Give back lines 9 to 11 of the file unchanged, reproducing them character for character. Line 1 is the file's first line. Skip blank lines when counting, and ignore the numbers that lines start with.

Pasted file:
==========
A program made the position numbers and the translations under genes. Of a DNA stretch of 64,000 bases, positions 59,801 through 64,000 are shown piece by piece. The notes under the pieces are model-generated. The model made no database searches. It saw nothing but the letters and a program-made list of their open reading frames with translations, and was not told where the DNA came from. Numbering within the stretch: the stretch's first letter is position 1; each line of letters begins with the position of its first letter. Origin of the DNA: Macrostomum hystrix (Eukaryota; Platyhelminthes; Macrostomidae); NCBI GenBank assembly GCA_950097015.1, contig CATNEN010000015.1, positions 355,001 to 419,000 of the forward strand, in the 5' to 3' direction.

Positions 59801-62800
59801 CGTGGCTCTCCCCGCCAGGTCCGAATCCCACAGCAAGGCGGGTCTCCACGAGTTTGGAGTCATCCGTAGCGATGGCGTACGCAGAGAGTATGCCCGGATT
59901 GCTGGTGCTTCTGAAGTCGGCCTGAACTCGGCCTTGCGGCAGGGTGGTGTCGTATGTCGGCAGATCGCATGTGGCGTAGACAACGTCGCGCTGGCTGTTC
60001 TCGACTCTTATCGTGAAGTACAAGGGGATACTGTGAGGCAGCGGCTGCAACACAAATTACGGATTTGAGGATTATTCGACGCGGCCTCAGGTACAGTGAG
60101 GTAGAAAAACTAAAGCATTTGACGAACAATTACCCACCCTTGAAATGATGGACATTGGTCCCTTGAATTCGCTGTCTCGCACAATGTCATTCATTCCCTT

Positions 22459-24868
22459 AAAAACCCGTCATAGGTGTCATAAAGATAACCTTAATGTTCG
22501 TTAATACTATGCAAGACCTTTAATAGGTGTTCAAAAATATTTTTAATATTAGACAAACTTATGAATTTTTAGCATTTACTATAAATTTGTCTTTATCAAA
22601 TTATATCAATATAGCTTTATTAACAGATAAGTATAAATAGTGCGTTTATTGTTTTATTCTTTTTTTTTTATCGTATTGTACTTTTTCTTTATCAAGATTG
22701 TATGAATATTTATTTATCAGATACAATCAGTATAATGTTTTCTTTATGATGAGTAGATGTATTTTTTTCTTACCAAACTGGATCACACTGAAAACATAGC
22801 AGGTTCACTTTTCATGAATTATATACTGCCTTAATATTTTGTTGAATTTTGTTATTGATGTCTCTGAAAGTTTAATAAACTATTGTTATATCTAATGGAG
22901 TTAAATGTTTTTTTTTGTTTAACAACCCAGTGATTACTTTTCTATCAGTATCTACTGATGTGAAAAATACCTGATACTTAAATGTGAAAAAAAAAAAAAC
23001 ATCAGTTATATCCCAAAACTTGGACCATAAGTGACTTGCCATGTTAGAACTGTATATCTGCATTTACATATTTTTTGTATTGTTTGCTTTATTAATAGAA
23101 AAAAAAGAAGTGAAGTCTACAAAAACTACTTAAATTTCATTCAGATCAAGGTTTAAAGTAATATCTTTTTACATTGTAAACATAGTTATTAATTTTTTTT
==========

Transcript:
22501 TTAATACTATGCAAGACCTTTAATAGGTGTTCAAAAATATTTTTAATATTAGACAAACTTATGAATTTTTAGCATTTACTATAAATTTGTCTTTATCAAA
22601 TTATATCAATATAGCTTTATTAACAGATAAGTATAAATAGTGCGTTTATTGTTTTATTCTTTTTTTTTTATCGTATTGTACTTTTTCTTTATCAAGATTG
22701 TATGAATATTTATTTATCAGATACAATCAGTATAATGTTTTCTTTATGATGAGTAGATGTATTTTTTTCTTACCAAACTGGATCACACTGAAAACATAGC